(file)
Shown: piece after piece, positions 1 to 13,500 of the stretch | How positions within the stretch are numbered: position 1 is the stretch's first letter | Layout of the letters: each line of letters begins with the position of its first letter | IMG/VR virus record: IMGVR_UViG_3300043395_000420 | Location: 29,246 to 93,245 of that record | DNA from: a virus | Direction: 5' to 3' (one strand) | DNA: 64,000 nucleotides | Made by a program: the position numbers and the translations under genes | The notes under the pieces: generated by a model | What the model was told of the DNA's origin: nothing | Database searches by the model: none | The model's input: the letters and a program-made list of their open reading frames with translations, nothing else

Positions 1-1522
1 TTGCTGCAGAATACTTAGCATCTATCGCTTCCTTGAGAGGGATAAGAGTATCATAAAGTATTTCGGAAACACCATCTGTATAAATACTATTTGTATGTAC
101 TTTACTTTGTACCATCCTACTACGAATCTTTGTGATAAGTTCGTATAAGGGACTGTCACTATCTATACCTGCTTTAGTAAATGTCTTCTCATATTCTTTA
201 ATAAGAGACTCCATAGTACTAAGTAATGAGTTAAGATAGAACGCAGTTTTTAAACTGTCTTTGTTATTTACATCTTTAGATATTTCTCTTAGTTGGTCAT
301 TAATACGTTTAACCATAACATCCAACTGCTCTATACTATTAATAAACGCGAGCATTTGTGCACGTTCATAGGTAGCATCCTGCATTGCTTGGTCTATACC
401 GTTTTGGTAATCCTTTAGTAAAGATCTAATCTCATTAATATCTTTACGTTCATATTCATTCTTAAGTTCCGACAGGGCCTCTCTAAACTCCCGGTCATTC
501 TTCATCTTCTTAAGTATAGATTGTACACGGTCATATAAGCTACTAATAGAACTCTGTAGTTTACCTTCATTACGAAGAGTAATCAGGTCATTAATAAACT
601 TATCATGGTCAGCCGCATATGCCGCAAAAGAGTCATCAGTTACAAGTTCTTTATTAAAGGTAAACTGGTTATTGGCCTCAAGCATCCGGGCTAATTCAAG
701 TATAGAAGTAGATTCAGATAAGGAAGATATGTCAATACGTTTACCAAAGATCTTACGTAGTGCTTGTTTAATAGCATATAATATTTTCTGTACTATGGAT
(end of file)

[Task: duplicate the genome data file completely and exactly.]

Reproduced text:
Shown: piece after piece, positions 1 to 13,500 of the stretch | How positions within the stretch are numbered: position 1 is the stretch's first letter | Layout of the letters: each line of letters begins with the position of its first letter | IMG/VR virus record: IMGVR_UViG_3300043395_000420 | Location: 29,246 to 93,245 of that record | DNA from: a virus | Direction: 5' to 3' (one strand) | DNA: 64,000 nucleotides | Made by a program: the position numbers and the translations under genes | The notes under the pieces: generated by a model | What the model was told of the DNA's origin: nothing | Database searches by the model: none | The model's input: the letters and a program-made list of their open reading frames with translations, nothing else

Positions 1-1522
1 TTGCTGCAGAATACTTAGCATCTATCGCTTCCTTGAGAGGGATAAGAGTATCATAAAGTATTTCGGAAACACCATCTGTATAAATACTATTTGTATGTAC
101 TTTACTTTGTACCATCCTACTACGAATCTTTGTGATAAGTTCGTATAAGGGACTGTCACTATCTATACCTGCTTTAGTAAATGTCTTCTCATATTCTTTA
201 ATAAGAGACTCCATAGTACTAAGTAATGAGTTAAGATAGAACGCAGTTTTTAAACTGTCTTTGTTATTTACATCTTTAGATATTTCTCTTAGTTGGTCAT
301 TAATACGTTTAACCATAACATCCAACTGCTCTATACTATTAATAAACGCGAGCATTTGTGCACGTTCATAGGTAGCATCCTGCATTGCTTGGTCTATACC
401 GTTTTGGTAATCCTTTAGTAAAGATCTAATCTCATTAATATCTTTACGTTCATATTCATTCTTAAGTTCCGACAGGGCCTCTCTAAACTCCCGGTCATTC
501 TTCATCTTCTTAAGTATAGATTGTACACGGTCATATAAGCTACTAATAGAACTCTGTAGTTTACCTTCATTACGAAGAGTAATCAGGTCATTAATAAACT
601 TATCATGGTCAGCCGCATATGCCGCAAAAGAGTCATCAGTTACAAGTTCTTTATTAAAGGTAAACTGGTTATTGGCCTCAAGCATCCGGGCTAATTCAAG
701 TATAGAAGTAGATTCAGATAAGGAAGATATGTCAATACGTTTACCAAAGATCTTACGTAGTGCTTGTTTAATAGCATATAATATTTTCTGTACTATGGAT